National and State Trends in Sudden Unexpected Infant Death: 1990–2015
In a new report in Pediatrics, CDC scientists examined national and state trends in sudden unexpected infant death (SUID) from 1990 through 2015. This study reports on the US rates of SUID overall and by subtype (including sudden infant death syndrome, unknown cause, and accidental suffocation or strangulation in bed).
- Declines in US SUID rates have slowed since 1999. SUID rates only decreased 7% from 1999 through 2015, as compared to 45% from 1990 through 1998.
- In recent years, SUID are being classified less often as sudden infant death syndrome and more often as accidental suffocation or strangulation in bed.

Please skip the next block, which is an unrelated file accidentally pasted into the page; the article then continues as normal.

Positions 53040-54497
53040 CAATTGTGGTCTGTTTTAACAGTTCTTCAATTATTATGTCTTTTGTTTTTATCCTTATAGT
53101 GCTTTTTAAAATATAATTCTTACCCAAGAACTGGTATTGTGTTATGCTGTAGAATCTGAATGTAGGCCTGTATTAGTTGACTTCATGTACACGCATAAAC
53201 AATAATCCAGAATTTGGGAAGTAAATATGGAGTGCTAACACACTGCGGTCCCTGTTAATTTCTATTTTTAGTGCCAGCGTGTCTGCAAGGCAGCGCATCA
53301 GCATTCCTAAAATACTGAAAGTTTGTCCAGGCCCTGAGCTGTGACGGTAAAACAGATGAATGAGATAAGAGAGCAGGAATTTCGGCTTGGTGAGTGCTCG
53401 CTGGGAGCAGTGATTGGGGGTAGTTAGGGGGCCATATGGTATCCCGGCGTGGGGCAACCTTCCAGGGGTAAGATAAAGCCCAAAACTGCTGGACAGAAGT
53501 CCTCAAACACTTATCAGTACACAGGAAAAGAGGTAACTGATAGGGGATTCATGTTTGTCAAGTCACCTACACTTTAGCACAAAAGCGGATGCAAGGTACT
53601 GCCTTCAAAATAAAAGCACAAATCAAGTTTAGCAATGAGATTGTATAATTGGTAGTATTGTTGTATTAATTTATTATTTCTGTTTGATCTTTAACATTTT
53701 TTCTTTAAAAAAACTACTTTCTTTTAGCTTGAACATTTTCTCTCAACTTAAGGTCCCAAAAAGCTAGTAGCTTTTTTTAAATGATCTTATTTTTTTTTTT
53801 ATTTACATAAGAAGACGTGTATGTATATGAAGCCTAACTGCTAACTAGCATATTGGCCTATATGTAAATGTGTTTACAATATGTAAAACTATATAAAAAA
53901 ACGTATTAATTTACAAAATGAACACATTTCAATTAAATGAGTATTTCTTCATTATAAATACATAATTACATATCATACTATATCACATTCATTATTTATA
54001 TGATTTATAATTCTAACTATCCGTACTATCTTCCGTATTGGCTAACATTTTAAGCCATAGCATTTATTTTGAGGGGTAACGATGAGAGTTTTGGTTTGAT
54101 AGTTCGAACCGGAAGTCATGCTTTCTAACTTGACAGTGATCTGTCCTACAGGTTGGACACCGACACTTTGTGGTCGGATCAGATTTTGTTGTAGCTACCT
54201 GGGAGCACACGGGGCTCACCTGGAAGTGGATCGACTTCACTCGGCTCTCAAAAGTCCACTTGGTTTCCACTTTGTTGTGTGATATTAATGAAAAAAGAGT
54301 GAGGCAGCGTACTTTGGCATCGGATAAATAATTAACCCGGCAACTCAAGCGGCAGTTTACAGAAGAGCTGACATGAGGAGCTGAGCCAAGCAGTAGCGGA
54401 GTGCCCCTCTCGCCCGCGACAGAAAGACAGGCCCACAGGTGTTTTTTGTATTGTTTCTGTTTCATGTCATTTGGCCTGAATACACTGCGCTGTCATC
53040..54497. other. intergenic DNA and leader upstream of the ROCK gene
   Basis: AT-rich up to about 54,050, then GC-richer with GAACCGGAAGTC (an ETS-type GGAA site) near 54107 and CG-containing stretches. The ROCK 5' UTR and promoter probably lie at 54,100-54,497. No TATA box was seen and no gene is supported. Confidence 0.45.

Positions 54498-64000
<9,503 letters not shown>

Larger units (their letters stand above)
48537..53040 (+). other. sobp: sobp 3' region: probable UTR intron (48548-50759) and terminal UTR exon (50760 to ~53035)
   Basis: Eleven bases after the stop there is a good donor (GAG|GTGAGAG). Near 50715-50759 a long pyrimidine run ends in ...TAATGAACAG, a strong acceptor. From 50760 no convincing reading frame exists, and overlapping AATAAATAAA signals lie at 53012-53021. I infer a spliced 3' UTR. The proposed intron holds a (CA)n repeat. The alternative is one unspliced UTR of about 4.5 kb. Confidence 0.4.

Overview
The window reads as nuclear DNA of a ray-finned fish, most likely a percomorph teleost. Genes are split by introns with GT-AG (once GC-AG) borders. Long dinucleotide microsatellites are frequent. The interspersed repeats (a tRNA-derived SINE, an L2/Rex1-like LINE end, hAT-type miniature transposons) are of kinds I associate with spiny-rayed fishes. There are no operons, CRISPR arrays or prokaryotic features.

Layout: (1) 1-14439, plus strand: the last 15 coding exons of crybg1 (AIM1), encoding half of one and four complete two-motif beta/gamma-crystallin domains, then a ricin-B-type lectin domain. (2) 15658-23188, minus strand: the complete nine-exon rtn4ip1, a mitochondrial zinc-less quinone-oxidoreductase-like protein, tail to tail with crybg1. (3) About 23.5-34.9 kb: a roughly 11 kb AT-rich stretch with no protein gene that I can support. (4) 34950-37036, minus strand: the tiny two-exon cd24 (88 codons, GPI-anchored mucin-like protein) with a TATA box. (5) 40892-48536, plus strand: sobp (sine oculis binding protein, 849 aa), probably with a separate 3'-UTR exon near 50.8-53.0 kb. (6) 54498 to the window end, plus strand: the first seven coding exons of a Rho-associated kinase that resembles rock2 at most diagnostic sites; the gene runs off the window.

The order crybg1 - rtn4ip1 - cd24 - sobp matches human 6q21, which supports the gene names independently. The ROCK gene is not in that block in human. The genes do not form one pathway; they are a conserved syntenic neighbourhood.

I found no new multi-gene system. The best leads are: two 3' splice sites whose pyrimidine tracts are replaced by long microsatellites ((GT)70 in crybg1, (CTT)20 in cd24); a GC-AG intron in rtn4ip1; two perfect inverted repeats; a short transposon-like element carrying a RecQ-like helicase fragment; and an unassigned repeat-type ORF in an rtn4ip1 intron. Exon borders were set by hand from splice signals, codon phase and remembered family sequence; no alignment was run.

- Although some states have experienced notable declines, wide variations in SUID rates by state still exist.
These findings provide an opportunity for states to re-evaluate their safe sleep promotion and other SUID reduction programs. States with declining SUID rates may have implemented successful programs that can be adapted in states with higher or increasing SUID rates.